Economic Growth Projects

Economic growth is what all countries strive for. This series of projects therefore aims to analyse a number of factors which limit or contribute to economic growth in Bolivia. ________________________________________________________________________________________________


1) Productivity in Bolivia, Firm-Level Estimations and two Illustrative Case Studies

Aim: This proposal aims to analyze productivity levels, dispersion and growth in Bolivia. Firm-level data will be used for the years 1988-2001 for the whole country. It is going to be the first time in Bolivia that a study of productivity will be done using firm-level data. In addition we propose to undertake two case studies. The first and most important one will address the current productivity levels and dispersion in the quinoa grain process. In recent years, the quinoa sector experienced a significant growth driven by an unprecedented increase in the global quinoa demand and a revolutionary technological change which has affected the productivity indicators of these firms. The second case study will compare productivity levels among formal and informal firms in the leather industry. This study will analyze the tanning and leather manufacturing sub-sectors highlighting the factors that have prevented a productivity development.

Project director: Carlos Gustavo Machicado Salas

Other participants: Juan Cristobal Birbuet (Centre for the Promotion of Sustainable Technologies, CPTS).

Funding/collaboration: IADB Research Network



2) Analysis of the factors which limit growth and development in Bolivia, and an evaluation of alternative policies that would contribute to overcoming these limitations at a regional and national level.

Aim: the current research proposal is intended to make a detailed and rigorous analysis of the factors which have limited Bolivia´s growth and development in the long term and in particular over the last 20 years (1989-2009). The low rates of growth observed over time have resulted in low income levels, a high prevalence of extreme poverty and insufficient employment generation. From 1985 until 2005 the country applied a market based development model, which has been extremely successful in stabalising the economy. However achievements in terms of accelerated growth have been more limited.

In the decade of 2000 the free market model was substituted for a model in which the state plays a leading role. Under this model a number of previously applied structural reforms have been reverted. Nevertheless, growth to date has remained at levels insufficient to achieve growth that will enable the country to develop and eliminate extreme poverty.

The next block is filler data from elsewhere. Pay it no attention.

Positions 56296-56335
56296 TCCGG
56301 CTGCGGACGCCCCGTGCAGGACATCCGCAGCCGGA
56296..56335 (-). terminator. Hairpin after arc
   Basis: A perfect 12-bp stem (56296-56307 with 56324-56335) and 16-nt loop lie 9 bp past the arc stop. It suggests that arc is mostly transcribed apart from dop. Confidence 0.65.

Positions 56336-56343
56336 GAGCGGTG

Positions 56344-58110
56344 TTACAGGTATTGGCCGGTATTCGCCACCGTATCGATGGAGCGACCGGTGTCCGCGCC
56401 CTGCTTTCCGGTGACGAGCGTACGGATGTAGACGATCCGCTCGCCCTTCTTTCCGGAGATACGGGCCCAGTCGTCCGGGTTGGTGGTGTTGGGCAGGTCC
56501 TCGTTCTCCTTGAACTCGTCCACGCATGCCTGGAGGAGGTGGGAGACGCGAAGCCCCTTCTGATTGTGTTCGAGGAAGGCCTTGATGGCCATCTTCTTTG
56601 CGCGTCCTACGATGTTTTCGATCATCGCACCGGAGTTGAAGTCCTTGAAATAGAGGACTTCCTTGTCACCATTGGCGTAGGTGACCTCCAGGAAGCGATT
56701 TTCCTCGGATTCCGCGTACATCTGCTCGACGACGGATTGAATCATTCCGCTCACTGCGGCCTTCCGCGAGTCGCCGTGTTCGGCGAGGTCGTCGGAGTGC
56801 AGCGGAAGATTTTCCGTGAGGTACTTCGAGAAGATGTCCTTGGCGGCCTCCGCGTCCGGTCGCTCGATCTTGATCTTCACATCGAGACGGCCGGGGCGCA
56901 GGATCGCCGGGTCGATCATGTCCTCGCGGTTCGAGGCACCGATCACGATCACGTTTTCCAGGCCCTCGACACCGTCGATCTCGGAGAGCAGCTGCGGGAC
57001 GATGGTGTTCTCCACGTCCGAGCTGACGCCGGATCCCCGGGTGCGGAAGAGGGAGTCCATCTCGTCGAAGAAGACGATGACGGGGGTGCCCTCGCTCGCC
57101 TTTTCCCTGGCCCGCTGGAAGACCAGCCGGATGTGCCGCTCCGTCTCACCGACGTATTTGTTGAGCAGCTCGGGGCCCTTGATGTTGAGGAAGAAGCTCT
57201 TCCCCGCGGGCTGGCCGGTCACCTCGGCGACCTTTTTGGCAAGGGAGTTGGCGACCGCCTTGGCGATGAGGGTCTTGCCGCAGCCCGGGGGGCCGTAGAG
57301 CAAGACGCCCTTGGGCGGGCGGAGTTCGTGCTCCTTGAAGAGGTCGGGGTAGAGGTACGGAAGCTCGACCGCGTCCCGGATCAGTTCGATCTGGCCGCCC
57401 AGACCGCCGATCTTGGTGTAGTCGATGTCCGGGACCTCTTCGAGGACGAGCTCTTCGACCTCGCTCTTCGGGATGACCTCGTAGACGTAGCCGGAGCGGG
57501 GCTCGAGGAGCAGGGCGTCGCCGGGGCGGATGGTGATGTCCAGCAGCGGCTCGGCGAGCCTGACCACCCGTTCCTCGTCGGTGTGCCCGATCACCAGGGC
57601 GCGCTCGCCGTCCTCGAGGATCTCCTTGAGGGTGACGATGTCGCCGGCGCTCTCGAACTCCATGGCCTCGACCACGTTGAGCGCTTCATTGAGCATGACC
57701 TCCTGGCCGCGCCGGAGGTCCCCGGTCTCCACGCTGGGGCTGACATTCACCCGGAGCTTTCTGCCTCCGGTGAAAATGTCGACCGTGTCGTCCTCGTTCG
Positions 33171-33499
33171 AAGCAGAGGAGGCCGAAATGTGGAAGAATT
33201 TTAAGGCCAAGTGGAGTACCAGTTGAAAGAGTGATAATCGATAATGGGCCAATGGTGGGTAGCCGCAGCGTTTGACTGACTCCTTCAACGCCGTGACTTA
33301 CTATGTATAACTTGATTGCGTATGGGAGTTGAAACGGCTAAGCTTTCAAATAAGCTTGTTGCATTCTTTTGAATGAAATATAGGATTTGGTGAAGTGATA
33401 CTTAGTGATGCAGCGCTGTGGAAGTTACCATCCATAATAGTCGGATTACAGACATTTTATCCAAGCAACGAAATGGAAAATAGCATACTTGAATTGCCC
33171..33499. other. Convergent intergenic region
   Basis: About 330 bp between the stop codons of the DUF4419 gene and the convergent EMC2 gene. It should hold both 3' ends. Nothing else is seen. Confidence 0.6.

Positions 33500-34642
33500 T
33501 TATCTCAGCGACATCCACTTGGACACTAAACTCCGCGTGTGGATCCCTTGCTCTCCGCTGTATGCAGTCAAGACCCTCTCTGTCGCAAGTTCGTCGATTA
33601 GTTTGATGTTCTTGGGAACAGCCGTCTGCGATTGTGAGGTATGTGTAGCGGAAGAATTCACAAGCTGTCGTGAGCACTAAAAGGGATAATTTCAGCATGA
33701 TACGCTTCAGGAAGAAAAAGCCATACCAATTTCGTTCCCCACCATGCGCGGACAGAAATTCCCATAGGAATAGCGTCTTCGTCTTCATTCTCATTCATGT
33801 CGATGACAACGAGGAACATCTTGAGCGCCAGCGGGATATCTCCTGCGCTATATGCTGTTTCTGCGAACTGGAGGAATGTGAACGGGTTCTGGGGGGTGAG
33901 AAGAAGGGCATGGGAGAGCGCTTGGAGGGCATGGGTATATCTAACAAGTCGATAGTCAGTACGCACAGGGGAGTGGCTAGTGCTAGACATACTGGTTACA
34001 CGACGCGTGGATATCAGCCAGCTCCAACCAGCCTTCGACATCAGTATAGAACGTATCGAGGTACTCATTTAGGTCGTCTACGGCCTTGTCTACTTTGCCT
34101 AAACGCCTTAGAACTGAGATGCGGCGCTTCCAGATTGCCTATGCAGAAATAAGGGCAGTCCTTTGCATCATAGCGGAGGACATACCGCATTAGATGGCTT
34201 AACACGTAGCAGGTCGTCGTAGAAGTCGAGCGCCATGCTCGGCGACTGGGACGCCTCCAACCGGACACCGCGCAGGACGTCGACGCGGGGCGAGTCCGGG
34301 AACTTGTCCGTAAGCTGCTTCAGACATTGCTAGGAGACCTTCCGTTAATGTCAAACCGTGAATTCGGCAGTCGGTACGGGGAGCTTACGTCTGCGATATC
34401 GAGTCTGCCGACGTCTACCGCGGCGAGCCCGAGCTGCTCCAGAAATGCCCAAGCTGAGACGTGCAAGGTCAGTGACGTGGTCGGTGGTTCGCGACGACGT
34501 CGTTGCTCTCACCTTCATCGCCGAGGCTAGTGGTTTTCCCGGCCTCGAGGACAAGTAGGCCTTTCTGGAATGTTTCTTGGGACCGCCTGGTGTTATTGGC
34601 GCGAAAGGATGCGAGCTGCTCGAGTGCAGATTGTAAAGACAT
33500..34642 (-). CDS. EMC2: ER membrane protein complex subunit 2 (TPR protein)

In this research we propose to study in detail the factors that limit the country’s growth at both a macroeconomic and regional level (departmental and urban/rural). From this analysis we try to identify the limiting factors on growth, with the objective of proposing alternative policies and strategies that would enable the country to overcome the structural factors hindering growth.

Project director: Carlos Gustavo Machicado Salas

Other participants: Osvaldo Nina and Luis Carlos Jemio.

Funding/collaboration: PIEB Foundation

Project status: Finished.

3) Public Expenditure Policy in Bolivia, Growth and Welfare

Aim: It has been widely documented that public expenditure is important for economic growth, but little work has been done in relation to which type of expenditure could be more growth and welfare enhancing. This proposal aims to develop a Dynamic Stochastic General Equilibrium (DSGE) model to study the effects of public education, health and infrastructure investment, on growth and welfare, among other macroeconomic variables such as consumption and private investment. The model will be parameterized and solved for the Bolivian economy. Currently, the government is retrieving fiscal policy as its main tool to attack poverty and aims to put government expenditure and investment as the foremost instruments to promote growth and welfare. The second-order approximation technique will be used to solve the model. The benefit of using this technique is that it allows for consideration of second-order effects (uncertainty) and in particular it allows for measurement of welfare and growth effects more precisely.

Project director: Carlos Gustavo Machicado Salas

Other participants: Paul Estrada and Ximena Flores.

Funding/collaboration: Poverty and Economic Policy (PEP) Network


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